Shimoga: Picking up Kumuda

Despite the tension we reach Kumuda’s house which we discover is situated at the epicentre of the conflict raging through the city!  After the riots that had spread through the town the last couple of days, a young man was found murdered right behind her house early that morning.

The first to be educated and working as an engineer in KEB Kumuda had to struggle against tremendous odds  inorder to follow her passions…be it continuing her studies to complete her Engineering, or her MA in Janapada or a diploma in film making only so that she could document her community on film…..or doing the hundred different things that catch her attention and curiosity ! And all this while fighting with her family to continue her studies after SSLC, not to get married, having four children after she was forced to get married and then take care of her remarkably supportive husband when he had an accident that left him with critical brain injuries.  With all this she refused to let domesticity tie her down and  she is almost full time involved with government institutions like  the State Tribal Research Centre in putting together a dictionary of Hakki Pikki words, doing a survey of tribal communities, speaking at numerous seminars and public meetings and obsessively tracing the lineage of each of the four clans that the Hakki Pikkis are divided from all the tribal elders she seeks out and meets on her travels. She is a walking talking myth collector and myth maker on her way to becoming the first anthropologist of her own community! And the startling connection we discovered in our very first talk even before we met, was that, when young, she had drawn tremendous inspiration from Rajeshwari, one of the founder members of Vimochana who had subsequently started the Manasa Patrike, who she never met but was in correspondence with.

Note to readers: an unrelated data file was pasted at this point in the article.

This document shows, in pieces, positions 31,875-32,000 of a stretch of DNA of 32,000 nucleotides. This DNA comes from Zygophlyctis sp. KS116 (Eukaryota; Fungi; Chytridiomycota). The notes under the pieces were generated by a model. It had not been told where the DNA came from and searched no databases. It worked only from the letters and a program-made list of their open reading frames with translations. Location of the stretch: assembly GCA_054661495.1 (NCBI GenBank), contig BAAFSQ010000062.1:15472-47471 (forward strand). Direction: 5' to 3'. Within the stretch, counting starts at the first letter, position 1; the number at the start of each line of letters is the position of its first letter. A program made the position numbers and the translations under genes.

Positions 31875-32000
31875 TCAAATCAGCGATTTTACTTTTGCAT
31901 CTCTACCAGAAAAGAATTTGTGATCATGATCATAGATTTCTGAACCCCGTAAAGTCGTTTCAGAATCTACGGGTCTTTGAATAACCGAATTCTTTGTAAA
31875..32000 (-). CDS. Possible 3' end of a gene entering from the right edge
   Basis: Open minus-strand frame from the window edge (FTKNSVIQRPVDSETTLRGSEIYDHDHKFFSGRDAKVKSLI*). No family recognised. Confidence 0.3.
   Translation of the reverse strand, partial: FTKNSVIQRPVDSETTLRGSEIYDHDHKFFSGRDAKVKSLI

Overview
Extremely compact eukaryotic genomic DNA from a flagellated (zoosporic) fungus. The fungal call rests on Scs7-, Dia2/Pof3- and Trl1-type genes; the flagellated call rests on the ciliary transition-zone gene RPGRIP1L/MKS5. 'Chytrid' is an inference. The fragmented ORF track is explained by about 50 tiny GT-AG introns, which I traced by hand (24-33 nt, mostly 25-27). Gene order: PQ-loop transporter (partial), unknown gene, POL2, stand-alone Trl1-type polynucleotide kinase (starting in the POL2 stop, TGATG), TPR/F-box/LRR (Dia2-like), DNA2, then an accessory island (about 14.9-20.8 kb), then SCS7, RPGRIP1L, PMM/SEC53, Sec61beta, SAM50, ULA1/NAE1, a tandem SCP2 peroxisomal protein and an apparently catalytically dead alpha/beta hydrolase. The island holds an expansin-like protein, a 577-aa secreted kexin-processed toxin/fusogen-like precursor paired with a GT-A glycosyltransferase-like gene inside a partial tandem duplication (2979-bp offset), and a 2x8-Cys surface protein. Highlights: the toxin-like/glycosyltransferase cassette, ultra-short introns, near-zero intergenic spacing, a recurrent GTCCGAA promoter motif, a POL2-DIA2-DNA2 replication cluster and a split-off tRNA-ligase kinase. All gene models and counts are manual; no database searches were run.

Serendipity……!

We are greeted at the entrance of her house with the cheerful chirps of some parrots and doves that are unfortunately caged! This and the colourful thornas declare that this is an unlikely Hakki Pikki abode. But one that belongs to somebody who has emerged from the dera in her lifetime. And on her own strength and in her own terms. She proudly shows us the books she has worked on. Talking at break neck speed, despite being indisposed, she also shows us pages of a paper she is working on the sister community Chille Kyathas for a presentation she is due to make in Gulbarga in a couple of weeks

She finally packs herself and her family into the  van and we are off to first stop Hasthapanahalli, her maternal home. Given the tensions in the city she feels safer with her children around her.

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